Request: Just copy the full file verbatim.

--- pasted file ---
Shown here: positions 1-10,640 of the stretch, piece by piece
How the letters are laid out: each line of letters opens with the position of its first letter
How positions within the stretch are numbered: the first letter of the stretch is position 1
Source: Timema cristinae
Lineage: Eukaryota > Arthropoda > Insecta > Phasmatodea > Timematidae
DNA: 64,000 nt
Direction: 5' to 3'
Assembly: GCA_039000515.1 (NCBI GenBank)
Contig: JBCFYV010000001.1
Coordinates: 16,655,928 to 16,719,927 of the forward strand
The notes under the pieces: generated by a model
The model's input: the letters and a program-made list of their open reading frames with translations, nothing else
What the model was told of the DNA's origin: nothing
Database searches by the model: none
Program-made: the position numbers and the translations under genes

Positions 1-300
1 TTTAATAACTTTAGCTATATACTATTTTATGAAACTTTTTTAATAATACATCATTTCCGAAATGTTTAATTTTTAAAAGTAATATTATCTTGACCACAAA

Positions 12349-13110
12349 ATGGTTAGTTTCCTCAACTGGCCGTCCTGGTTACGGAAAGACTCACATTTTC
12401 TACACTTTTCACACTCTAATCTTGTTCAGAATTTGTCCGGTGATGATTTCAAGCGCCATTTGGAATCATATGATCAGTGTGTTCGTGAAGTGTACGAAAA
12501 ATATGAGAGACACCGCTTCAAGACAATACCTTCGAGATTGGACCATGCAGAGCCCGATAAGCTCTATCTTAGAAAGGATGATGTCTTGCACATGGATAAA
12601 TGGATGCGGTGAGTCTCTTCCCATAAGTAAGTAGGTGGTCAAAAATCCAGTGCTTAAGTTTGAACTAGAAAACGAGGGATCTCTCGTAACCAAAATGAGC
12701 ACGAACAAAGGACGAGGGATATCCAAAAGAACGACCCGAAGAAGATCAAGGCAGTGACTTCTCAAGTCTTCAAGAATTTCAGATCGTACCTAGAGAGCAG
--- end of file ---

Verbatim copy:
Shown here: positions 1-10,640 of the stretch, piece by piece
How the letters are laid out: each line of letters opens with the position of its first letter
How positions within the stretch are numbered: the first letter of the stretch is position 1
Source: Timema cristinae
Lineage: Eukaryota > Arthropoda > Insecta > Phasmatodea > Timematidae
DNA: 64,000 nt
Direction: 5' to 3'
Assembly: GCA_039000515.1 (NCBI GenBank)
Contig: JBCFYV010000001.1
Coordinates: 16,655,928 to 16,719,927 of the forward strand
The notes under the pieces: generated by a model
The model's input: the letters and a program-made list of their open reading frames with translations, nothing else
What the model was told of the DNA's origin: nothing
Database searches by the model: none
Program-made: the position numbers and the translations under genes

Positions 1-300
1 TTTAATAACTTTAGCTATATACTATTTTATGAAACTTTTTTAATAATACATCATTTCCGAAATGTTTAATTTTTAAAAGTAATATTATCTTGACCACAAA

Positions 12349-13110
12349 ATGGTTAGTTTCCTCAACTGGCCGTCCTGGTTACGGAAAGACTCACATTTTC
12401 TACACTTTTCACACTCTAATCTTGTTCAGAATTTGTCCGGTGATGATTTCAAGCGCCATTTGGAATCATATGATCAGTGTGTTCGTGAAGTGTACGAAAA
12501 ATATGAGAGACACCGCTTCAAGACAATACCTTCGAGATTGGACCATGCAGAGCCCGATAAGCTCTATCTTAGAAAGGATGATGTCTTGCACATGGATAAA
12601 TGGATGCGGTGAGTCTCTTCCCATAAGTAAGTAGGTGGTCAAAAATCCAGTGCTTAAGTTTGAACTAGAAAACGAGGGATCTCTCGTAACCAAAATGAGC
12701 ACGAACAAAGGACGAGGGATATCCAAAAGAACGACCCGAAGAAGATCAAGGCAGTGACTTCTCAAGTCTTCAAGAATTTCAGATCGTACCTAGAGAGCAG